Low water pressure can frustrate our daily routines. Weak showers and slow-filling sinks can hamper household chores and make things uncomfortable. In this blog, we explore the most common reasons behind low pressure in homes and discuss how to address them.
What is water pressure?
Water pressure is determined by the elevation difference between a city water tank and your home. Typically, water utilities store water in higher tanks, which allows gravity to facilitate water distribution. This creates pressure within your home.
What is normal water pressure?
The usual range for normal pressure in a house is approximately 40 to 60 PSI. Here at Mac, we set and recommend the home be at 60 PSI, so that the homeowner has adequate pressure but not too much pressure. Too much pressure would potentially damage or reduce the lifespan of an appliance.
How do I test my water pressure?
To check the pressure in your house accurately, purchase a pressure gauge from any local hardware store. Attach it to a hose faucet and make sure all other faucets and water-using appliances are turned off to obtain a baseline reading.
What happens if my water pressure is too high?
When H2O pressure is excessively high, it can harm plumbing fixtures, appliances, and pipes.
What happens if my water pressure is too low?
On the other hand, if the pressure is too low, your fixtures and appliances may not function correctly (dishwashers and clothes washers might struggle to clean effectively, faucets will take an extended period to fill containers, etc).
Is the change in pressure affecting just one faucet or my entire home?
If only one faucet experiences a rapid drop in pressure, the issue is likely with that particular faucet. In the case of a swift decline in pressure affecting only one area of the house, it could mean a corroded pipe problem. If an abrupt water pressure drop affects the entire house, it could signify a water main break (for municipal water supply) or a well pump malfunction (for well water systems).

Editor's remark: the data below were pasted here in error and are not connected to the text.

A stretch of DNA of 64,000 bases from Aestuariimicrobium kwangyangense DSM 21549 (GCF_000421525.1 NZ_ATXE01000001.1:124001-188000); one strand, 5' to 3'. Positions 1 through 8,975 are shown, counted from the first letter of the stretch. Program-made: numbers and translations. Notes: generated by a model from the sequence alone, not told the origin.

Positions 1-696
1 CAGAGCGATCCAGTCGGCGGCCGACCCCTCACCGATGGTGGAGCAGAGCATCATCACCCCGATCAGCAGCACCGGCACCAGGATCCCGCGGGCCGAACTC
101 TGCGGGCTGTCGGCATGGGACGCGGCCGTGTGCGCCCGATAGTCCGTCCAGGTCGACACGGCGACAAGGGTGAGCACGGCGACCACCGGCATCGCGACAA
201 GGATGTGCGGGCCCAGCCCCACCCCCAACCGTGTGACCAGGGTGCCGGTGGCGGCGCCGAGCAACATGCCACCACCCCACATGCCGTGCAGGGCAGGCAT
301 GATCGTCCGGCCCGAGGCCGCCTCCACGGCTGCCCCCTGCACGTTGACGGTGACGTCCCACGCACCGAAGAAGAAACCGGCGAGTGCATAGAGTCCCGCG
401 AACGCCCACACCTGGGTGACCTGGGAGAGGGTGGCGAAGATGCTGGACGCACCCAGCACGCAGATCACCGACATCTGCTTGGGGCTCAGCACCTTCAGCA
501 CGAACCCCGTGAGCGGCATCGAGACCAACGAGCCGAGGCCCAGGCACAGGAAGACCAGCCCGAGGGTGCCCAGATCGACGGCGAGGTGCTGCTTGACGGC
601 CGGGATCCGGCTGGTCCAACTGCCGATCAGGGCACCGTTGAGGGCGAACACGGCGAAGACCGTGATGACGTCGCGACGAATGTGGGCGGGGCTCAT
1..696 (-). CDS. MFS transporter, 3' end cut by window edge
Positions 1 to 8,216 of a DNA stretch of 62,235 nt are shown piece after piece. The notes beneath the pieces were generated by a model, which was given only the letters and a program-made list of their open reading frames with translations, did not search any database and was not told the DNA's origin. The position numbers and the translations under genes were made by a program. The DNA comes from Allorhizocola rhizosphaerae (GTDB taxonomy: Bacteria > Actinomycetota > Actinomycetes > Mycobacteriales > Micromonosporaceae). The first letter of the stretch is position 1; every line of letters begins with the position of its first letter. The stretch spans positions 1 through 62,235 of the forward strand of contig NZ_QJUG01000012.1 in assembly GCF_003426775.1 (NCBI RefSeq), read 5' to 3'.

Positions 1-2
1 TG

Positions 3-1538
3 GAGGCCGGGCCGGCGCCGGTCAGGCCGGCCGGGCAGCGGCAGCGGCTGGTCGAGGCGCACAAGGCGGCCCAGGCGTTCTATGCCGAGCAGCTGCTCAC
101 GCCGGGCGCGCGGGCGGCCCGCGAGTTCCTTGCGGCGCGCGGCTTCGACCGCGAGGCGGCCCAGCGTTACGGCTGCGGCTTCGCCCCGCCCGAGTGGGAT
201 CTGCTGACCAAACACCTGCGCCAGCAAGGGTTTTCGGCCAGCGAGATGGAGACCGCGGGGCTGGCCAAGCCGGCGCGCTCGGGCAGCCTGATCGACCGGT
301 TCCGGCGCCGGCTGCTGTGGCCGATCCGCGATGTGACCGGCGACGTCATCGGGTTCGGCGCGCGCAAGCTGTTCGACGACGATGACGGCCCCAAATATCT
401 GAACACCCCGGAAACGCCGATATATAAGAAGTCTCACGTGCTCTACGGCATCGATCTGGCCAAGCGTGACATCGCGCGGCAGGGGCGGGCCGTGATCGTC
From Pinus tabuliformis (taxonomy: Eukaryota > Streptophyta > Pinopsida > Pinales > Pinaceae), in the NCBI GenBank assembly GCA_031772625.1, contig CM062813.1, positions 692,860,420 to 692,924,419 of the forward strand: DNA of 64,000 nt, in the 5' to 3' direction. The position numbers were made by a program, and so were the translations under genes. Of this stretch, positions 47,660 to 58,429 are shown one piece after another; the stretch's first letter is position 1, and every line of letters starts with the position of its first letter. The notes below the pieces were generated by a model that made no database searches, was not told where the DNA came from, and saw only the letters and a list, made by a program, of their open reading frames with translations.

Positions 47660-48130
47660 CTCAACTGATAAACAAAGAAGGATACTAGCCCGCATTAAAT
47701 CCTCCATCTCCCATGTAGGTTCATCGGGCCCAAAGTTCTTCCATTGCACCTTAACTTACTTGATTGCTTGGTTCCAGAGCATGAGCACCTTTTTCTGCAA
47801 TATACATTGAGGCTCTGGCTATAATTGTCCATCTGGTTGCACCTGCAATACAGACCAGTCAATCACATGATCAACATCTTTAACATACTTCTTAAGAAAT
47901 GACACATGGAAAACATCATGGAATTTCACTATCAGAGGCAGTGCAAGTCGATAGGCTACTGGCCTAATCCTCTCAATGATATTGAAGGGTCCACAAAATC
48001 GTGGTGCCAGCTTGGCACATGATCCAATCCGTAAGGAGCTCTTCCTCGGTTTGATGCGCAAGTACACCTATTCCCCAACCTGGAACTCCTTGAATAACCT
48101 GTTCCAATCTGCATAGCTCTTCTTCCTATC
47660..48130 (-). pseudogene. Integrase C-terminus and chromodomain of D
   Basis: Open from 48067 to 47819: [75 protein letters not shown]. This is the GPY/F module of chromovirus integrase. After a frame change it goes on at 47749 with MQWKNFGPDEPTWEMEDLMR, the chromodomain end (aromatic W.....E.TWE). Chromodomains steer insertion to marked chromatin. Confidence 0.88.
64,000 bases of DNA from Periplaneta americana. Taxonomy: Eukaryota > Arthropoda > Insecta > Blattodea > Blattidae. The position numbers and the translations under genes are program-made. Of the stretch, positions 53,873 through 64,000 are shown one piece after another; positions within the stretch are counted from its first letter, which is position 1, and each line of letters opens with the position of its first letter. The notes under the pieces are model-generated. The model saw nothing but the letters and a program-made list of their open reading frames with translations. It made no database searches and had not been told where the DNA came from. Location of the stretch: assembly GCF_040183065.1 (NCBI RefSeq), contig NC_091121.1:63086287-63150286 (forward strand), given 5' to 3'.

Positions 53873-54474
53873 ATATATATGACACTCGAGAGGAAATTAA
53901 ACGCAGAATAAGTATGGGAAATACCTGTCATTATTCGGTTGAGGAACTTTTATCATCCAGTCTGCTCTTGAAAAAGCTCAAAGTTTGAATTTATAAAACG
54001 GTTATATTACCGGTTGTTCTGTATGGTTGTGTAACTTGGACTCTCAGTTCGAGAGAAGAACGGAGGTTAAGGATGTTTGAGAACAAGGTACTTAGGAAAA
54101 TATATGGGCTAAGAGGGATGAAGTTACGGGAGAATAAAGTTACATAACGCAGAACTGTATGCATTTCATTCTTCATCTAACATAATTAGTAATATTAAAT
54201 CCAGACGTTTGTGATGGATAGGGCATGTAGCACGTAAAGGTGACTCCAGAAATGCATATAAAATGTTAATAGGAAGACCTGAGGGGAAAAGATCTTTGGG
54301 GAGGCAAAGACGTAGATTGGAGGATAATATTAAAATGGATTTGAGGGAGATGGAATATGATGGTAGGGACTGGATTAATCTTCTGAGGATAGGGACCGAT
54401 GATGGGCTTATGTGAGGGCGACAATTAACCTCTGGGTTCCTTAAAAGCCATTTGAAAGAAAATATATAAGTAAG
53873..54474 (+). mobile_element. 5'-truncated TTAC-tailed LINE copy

COMMON CAUSES OF CHANGES IN WATER PRESSURE:
Partially Closed Water Valves
One of the most straightforward explanations for low H2O pressure is partially closed water valves. Over time, water valves can become accidentally or partially closed, restricting the water flow. Check the main water valve, individual fixture valves, and shutoff valves leading to appliances to ensure they are fully open.
Clogged or Corroded Pipes
The build-up of sediment, mineral deposits, rust, or debris inside pipes can cause blockages, reducing water flow. Old galvanized steel pipes are especially susceptible to corrosion and clogging. To tackle this issue, professional pipe cleaning or replacement may be necessary.
Leaks in the Plumbing System
Undetected leaks can significantly impact H2O pressure. Leaky pipes or fixtures can result in water loss before it reaches its intended destination. Regularly inspect your plumbing system for any visible leaks.
Water Pressure Regulator Malfunction
A faulty water pressure regulator can disrupt the balance of water flow into your home, causing low-pressure issues. A pressure gauge test can help determine if the regulator works correctly. If it’s not functioning, seek professional assistance to repair or replace it.
Municipal Water Supply Problems
At times, the low pressure may not be a problem within your home, but rather an issue with the municipal water supply. Contact your local water authority to inquire about any ongoing maintenance, repairs, or temporary disruptions that might be affecting water pressure.
Clogged Aerators and Shower heads
Mineral deposits and debris can accumulate in aerators and shower heads and obstruct water flow. Regularly clean these fixtures to ensure a steady stream of water.
Low pressure in a home can be a nuisance, but by familiarizing yourself with the common causes, you can proactively address the issue. Remember to regularly check water valves, inspect for leaks, and clean fixtures or sign up as a member of Mac’s Duck Club and we can come out and perform an annual plumbing inspection!
Be prepared with a check-up from Mac, and if you find yourself with plumbing or HVAC problems, be sure to contact Mac Plumbing, Heating & Air here or call us at (931) 552-5555.